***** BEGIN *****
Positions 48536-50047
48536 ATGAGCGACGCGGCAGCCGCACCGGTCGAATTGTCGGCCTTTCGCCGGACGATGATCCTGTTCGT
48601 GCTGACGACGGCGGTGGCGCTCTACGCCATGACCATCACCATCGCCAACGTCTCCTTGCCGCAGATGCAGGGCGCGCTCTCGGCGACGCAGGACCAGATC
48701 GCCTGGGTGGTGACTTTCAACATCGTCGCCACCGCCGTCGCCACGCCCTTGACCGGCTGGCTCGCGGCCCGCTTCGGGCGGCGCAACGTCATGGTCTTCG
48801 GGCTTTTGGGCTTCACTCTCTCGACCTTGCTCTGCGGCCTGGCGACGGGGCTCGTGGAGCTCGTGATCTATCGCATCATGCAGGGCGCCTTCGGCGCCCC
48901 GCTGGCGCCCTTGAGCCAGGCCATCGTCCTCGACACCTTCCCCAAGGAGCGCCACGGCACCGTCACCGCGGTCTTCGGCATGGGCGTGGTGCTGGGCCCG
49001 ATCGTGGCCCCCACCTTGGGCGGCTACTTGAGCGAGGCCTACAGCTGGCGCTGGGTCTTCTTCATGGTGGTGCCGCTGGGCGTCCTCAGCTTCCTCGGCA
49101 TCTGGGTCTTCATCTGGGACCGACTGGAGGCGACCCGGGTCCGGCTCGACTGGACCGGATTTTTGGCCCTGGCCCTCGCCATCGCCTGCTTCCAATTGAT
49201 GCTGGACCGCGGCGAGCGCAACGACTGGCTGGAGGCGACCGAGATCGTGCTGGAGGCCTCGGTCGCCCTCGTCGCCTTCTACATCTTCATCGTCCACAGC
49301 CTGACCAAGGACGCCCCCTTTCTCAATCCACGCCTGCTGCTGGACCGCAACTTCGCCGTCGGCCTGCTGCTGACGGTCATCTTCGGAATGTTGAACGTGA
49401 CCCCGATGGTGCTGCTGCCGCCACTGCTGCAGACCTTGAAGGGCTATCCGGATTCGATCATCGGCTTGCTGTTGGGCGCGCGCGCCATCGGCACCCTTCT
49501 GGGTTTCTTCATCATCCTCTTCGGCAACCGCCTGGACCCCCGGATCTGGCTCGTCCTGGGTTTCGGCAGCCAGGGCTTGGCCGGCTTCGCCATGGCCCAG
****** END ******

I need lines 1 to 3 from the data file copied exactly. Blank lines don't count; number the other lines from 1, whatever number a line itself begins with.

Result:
Positions 48536-50047
48536 ATGAGCGACGCGGCAGCCGCACCGGTCGAATTGTCGGCCTTTCGCCGGACGATGATCCTGTTCGT
48601 GCTGACGACGGCGGTGGCGCTCTACGCCATGACCATCACCATCGCCAACGTCTCCTTGCCGCAGATGCAGGGCGCGCTCTCGGCGACGCAGGACCAGATC